From Overwatch to PUBG: A conversation with EscA

Kim "EscA" In-jae was the former leader of Overwatch team Lunatic-Hai. He has since moved onto PlayerUnknown's Battleground. Provided by Helena Kristiansson/ESL

It was a windy and cold November afternoon when I went to visit Kim "EscA" In-jae at his new home, the KSV PlayerUnknown's Battlegrounds team house. It was on the 29th floor of a luxurious residential tower right outside of Seoul. The building lobby had gleaming marble floors and two winding staircases.

EscA greeted me inside when I arrived at the flat. He was wearing an ivory hoodie, grey pants, and a pair of white socks with big smiley faces on them. The hallways were filled with cardboard boxes containing monitors and peripherals; it hadn't been long since they moved in. The team was put together only weeks ago.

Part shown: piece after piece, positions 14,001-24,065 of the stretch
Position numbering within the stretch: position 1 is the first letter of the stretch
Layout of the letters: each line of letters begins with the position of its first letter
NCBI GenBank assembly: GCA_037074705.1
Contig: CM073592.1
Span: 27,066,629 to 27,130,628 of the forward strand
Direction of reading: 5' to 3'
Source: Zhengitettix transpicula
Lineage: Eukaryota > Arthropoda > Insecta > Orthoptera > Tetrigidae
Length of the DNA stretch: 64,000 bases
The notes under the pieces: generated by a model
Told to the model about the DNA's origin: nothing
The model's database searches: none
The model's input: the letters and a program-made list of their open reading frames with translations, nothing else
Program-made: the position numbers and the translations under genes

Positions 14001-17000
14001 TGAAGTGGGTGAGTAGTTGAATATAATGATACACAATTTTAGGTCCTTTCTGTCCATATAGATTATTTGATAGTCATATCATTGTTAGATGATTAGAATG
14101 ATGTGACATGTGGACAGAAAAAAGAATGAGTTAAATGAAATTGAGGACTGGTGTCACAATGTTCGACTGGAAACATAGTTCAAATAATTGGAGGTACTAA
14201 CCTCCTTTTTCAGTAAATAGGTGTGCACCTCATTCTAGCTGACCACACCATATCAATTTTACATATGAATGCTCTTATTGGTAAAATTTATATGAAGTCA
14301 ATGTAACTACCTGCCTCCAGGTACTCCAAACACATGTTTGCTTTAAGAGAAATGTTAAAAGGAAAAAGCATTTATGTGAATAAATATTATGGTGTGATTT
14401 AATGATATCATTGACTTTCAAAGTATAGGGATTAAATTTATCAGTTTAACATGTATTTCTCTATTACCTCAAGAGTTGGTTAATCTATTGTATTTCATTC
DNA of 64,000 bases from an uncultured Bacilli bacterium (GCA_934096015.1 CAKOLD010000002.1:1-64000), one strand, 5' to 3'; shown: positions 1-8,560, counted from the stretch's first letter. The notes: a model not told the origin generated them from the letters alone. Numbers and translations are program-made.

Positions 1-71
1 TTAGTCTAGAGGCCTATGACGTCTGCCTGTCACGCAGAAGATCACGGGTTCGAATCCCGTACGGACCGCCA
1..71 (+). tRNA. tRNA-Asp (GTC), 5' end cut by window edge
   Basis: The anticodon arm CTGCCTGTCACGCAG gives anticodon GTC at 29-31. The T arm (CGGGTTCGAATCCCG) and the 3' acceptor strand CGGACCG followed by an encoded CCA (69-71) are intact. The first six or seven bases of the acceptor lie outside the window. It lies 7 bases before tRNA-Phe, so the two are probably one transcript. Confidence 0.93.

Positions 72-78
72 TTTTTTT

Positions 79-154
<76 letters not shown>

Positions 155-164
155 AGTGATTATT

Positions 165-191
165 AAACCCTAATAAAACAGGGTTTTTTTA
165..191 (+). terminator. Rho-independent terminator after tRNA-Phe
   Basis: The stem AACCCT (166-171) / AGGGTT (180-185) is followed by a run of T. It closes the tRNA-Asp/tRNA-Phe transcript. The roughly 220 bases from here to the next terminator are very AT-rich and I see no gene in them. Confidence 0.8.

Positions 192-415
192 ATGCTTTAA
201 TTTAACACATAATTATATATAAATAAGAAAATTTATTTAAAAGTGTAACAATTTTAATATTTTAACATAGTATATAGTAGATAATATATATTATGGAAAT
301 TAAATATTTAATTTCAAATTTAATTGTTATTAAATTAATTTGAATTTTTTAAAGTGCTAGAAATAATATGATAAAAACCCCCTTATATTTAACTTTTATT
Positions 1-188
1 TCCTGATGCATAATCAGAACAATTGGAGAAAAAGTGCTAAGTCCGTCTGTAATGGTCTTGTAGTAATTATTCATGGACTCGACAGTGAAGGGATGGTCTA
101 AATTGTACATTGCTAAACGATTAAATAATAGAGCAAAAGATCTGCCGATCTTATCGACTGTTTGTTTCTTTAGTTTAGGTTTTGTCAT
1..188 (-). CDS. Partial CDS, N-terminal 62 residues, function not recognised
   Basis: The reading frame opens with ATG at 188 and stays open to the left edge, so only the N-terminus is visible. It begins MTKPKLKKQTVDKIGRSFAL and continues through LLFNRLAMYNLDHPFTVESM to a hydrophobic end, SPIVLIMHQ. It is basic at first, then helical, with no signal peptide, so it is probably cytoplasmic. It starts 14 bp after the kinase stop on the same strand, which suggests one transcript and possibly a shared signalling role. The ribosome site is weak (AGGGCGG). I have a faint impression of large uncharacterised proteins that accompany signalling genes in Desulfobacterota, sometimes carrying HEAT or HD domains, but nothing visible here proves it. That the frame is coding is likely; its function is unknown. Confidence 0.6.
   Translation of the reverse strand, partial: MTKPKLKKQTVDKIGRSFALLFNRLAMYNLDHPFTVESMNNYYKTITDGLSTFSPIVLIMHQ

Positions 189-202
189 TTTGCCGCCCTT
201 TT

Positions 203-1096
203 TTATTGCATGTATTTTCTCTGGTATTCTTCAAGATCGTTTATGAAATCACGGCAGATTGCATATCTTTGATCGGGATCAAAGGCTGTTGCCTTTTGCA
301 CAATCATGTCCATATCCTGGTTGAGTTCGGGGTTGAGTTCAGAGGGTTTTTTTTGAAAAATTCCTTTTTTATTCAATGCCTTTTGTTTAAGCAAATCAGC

"Either late October or early November, I can't remember exactly," he said.

EscA led me past the spacious living room, where two KSV cameramen were filming a teammate, and into one of the smaller rooms in the far back. With an inviting smile, he rolled me over a gaming chair, plopped down onto another, and calmly waited for the interview to start.

This wouldn't be EscA's first interview, or even his hundredth. He has been playing professionally since 2010, when he debuted as a Special Force player for STX SouL, a now-defunct KeSPA organization. Special Force was a team-based FPS -- similar to Counter-Strike, but with some Quake influences -- and EscA mainly played as an entry-fragger. With STX, he won five major tournaments over two years. When Special Force 2 came out in 2011, he transitioned to the sequel and performed even better, winning yet another championship and ascending to legendary status.